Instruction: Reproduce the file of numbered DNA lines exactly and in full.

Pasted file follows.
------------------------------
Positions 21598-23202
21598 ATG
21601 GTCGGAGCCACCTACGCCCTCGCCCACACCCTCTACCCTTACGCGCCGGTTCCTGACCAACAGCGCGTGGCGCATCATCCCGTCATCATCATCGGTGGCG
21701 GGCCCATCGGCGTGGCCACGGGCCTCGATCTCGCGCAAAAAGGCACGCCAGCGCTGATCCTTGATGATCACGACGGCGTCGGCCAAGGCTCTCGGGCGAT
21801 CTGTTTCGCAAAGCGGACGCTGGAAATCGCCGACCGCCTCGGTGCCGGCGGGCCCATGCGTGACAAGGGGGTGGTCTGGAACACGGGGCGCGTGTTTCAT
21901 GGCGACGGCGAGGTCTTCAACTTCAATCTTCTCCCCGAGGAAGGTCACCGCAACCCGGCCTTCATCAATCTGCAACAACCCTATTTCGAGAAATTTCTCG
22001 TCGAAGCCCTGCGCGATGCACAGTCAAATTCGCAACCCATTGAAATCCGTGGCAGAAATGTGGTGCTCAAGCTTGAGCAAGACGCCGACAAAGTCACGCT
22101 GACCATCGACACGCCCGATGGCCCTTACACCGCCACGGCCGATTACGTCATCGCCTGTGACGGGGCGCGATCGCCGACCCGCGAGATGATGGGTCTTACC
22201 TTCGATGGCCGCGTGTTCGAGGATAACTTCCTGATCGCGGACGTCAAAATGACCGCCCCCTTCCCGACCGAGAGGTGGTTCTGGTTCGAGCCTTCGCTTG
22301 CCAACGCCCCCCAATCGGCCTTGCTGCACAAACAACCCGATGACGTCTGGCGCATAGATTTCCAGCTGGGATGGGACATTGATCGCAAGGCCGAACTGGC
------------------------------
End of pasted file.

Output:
Positions 21598-23202
21598 ATG
21601 GTCGGAGCCACCTACGCCCTCGCCCACACCCTCTACCCTTACGCGCCGGTTCCTGACCAACAGCGCGTGGCGCATCATCCCGTCATCATCATCGGTGGCG
21701 GGCCCATCGGCGTGGCCACGGGCCTCGATCTCGCGCAAAAAGGCACGCCAGCGCTGATCCTTGATGATCACGACGGCGTCGGCCAAGGCTCTCGGGCGAT
21801 CTGTTTCGCAAAGCGGACGCTGGAAATCGCCGACCGCCTCGGTGCCGGCGGGCCCATGCGTGACAAGGGGGTGGTCTGGAACACGGGGCGCGTGTTTCAT
21901 GGCGACGGCGAGGTCTTCAACTTCAATCTTCTCCCCGAGGAAGGTCACCGCAACCCGGCCTTCATCAATCTGCAACAACCCTATTTCGAGAAATTTCTCG
22001 TCGAAGCCCTGCGCGATGCACAGTCAAATTCGCAACCCATTGAAATCCGTGGCAGAAATGTGGTGCTCAAGCTTGAGCAAGACGCCGACAAAGTCACGCT
22101 GACCATCGACACGCCCGATGGCCCTTACACCGCCACGGCCGATTACGTCATCGCCTGTGACGGGGCGCGATCGCCGACCCGCGAGATGATGGGTCTTACC
22201 TTCGATGGCCGCGTGTTCGAGGATAACTTCCTGATCGCGGACGTCAAAATGACCGCCCCCTTCCCGACCGAGAGGTGGTTCTGGTTCGAGCCTTCGCTTG
22301 CCAACGCCCCCCAATCGGCCTTGCTGCACAAACAACCCGATGACGTCTGGCGCATAGATTTCCAGCTGGGATGGGACATTGATCGCAAGGCCGAACTGGC